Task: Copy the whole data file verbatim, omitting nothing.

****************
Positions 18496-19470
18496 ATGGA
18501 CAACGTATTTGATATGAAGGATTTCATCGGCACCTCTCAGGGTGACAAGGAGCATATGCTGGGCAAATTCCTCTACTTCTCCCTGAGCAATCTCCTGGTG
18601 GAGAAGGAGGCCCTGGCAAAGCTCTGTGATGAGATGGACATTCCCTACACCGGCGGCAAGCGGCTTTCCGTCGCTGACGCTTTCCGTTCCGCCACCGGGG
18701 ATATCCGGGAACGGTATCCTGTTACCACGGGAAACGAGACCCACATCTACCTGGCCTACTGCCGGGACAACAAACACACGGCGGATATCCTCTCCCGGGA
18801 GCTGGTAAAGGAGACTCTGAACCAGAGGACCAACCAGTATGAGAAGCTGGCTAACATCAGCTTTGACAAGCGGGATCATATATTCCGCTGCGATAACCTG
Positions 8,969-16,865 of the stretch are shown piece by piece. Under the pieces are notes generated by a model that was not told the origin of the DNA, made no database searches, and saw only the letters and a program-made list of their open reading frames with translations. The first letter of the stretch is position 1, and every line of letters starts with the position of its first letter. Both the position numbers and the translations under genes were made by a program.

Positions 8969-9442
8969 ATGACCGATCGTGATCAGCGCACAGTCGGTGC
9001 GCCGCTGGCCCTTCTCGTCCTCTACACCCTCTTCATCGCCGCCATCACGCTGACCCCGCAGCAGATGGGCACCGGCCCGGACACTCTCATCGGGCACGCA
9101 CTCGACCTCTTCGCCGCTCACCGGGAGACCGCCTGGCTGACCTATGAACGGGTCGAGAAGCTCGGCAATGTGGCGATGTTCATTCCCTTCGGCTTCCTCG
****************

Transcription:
Positions 18496-19470
18496 ATGGA
18501 CAACGTATTTGATATGAAGGATTTCATCGGCACCTCTCAGGGTGACAAGGAGCATATGCTGGGCAAATTCCTCTACTTCTCCCTGAGCAATCTCCTGGTG
18601 GAGAAGGAGGCCCTGGCAAAGCTCTGTGATGAGATGGACATTCCCTACACCGGCGGCAAGCGGCTTTCCGTCGCTGACGCTTTCCGTTCCGCCACCGGGG
18701 ATATCCGGGAACGGTATCCTGTTACCACGGGAAACGAGACCCACATCTACCTGGCCTACTGCCGGGACAACAAACACACGGCGGATATCCTCTCCCGGGA
18801 GCTGGTAAAGGAGACTCTGAACCAGAGGACCAACCAGTATGAGAAGCTGGCTAACATCAGCTTTGACAAGCGGGATCATATATTCCGCTGCGATAACCTG
Positions 8,969-16,865 of the stretch are shown piece by piece. Under the pieces are notes generated by a model that was not told the origin of the DNA, made no database searches, and saw only the letters and a program-made list of their open reading frames with translations. The first letter of the stretch is position 1, and every line of letters starts with the position of its first letter. Both the position numbers and the translations under genes were made by a program.

Positions 8969-9442
8969 ATGACCGATCGTGATCAGCGCACAGTCGGTGC
9001 GCCGCTGGCCCTTCTCGTCCTCTACACCCTCTTCATCGCCGCCATCACGCTGACCCCGCAGCAGATGGGCACCGGCCCGGACACTCTCATCGGGCACGCA
9101 CTCGACCTCTTCGCCGCTCACCGGGAGACCGCCTGGCTGACCTATGAACGGGTCGAGAAGCTCGGCAATGTGGCGATGTTCATTCCCTTCGGCTTCCTCG